Federal partner benefits bill headed to full Senate

The Senate Homeland Security and Governmental Affairs Committee today voted 8-1 to send to the full Senate a measure that would give benefits to the same-sex domestic partners of federal employees.

The Domestic Partner Benefits and Obligations Act was sponsored in the Senate by Sen. Joseph Lieberman, an Independent from Connecticut, and Sen. Susan Collins, a Maine Republican. Lieberman is also chair of the HSGA Committee.

The House version of the bill is sponsored by  Reps. Tammy Baldwin, a Wisconsin Democrat, and Ileana Ros-Lehtinen, a Florida Republican.

—  admin

Good news for gay couples in health reform bill

On Top magazine, in an article by Carlos Santoscoy posted to its Web site, is reporting that the historic health care reform bill approved by the U.S. House on Saturday night includes some good news for same-sex couples:

“The Affordable Health Care for America Act extends Medicaid to subsidize moderate-income people who otherwise could not afford quality health insurance. Also tucked inside the bill is Representative Jim McDermott’s Tax Equity for Health Plan Beneficiaries Act of 2009 introduced in May.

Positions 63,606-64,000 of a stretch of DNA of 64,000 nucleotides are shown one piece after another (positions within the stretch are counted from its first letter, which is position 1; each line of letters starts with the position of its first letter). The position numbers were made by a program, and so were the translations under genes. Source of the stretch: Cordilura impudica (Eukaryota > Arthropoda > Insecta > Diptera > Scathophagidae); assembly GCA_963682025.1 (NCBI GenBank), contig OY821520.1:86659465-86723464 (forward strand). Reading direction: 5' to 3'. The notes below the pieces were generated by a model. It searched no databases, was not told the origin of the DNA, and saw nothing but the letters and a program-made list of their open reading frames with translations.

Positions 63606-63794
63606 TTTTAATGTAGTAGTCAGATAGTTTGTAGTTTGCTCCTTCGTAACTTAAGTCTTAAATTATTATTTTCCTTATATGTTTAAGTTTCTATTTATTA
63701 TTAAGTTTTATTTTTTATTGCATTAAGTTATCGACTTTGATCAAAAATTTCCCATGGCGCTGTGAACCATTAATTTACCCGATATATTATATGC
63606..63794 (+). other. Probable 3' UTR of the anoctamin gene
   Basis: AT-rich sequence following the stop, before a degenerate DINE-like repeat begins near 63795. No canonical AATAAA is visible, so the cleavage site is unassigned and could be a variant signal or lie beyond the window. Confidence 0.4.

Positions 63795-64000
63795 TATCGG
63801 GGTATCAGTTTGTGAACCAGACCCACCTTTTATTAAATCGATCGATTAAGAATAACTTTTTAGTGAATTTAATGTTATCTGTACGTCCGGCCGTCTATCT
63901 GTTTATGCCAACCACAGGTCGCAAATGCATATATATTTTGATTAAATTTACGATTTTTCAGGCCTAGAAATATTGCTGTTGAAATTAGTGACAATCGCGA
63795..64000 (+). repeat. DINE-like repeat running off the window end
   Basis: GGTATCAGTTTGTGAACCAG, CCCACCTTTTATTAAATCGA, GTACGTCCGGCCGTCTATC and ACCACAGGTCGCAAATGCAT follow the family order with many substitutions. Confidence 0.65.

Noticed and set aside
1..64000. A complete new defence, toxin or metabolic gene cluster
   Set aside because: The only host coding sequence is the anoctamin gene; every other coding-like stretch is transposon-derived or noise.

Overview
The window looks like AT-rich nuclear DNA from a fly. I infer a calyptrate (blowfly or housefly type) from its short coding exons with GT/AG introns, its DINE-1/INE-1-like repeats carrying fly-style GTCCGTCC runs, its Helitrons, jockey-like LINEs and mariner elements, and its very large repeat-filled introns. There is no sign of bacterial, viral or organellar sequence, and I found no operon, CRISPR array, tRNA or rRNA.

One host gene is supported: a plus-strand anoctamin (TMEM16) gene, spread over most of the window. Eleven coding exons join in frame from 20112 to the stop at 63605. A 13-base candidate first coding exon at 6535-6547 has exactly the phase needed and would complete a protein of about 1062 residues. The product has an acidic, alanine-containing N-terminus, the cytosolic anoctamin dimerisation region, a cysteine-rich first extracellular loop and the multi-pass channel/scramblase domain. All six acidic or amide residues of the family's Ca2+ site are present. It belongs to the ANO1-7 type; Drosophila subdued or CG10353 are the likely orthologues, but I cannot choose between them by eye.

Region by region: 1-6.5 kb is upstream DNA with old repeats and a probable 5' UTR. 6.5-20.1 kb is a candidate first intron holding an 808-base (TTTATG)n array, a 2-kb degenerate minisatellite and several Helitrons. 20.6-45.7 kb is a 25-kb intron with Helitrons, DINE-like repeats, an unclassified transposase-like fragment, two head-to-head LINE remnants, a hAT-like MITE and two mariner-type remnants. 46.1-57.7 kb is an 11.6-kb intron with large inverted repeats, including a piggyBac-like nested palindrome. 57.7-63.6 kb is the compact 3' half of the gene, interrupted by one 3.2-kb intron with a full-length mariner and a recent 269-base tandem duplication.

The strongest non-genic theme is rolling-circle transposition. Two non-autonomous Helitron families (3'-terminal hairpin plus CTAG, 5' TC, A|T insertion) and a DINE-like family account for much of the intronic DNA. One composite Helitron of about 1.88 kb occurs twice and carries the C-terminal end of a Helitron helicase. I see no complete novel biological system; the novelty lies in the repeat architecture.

“McDermott, a Democrat from Washington, introduced the bill along with Ileana Ros-Lehtinen, a ranking Republican on the House Foreign Affairs Committee from Florida. The bill alters the tax status of health benefits granted to the spouses of gay employees. Under the bill, such benefits would no longer be considered taxable income for the employee.

“McDermott told the New York Times that the bill would ‘correct a longstanding injustice, end a blatant inequity in the tax code and help make health care coverage more affordable for more Americans.’

“A report released in 2007 by M. V. Lee Badgett, research director at the Williams Institute, found that gay employees with partners pay, on average, $1,069 per year more in taxes than would a married employee with the same coverage.

“‘Collectively, unmarried couples lose $178 million per year to additional taxes,’ the report says. ‘U.S. employers also pay a total of $57 million per year in additional payroll taxes because of this unequal tax treatment.’”

—  admin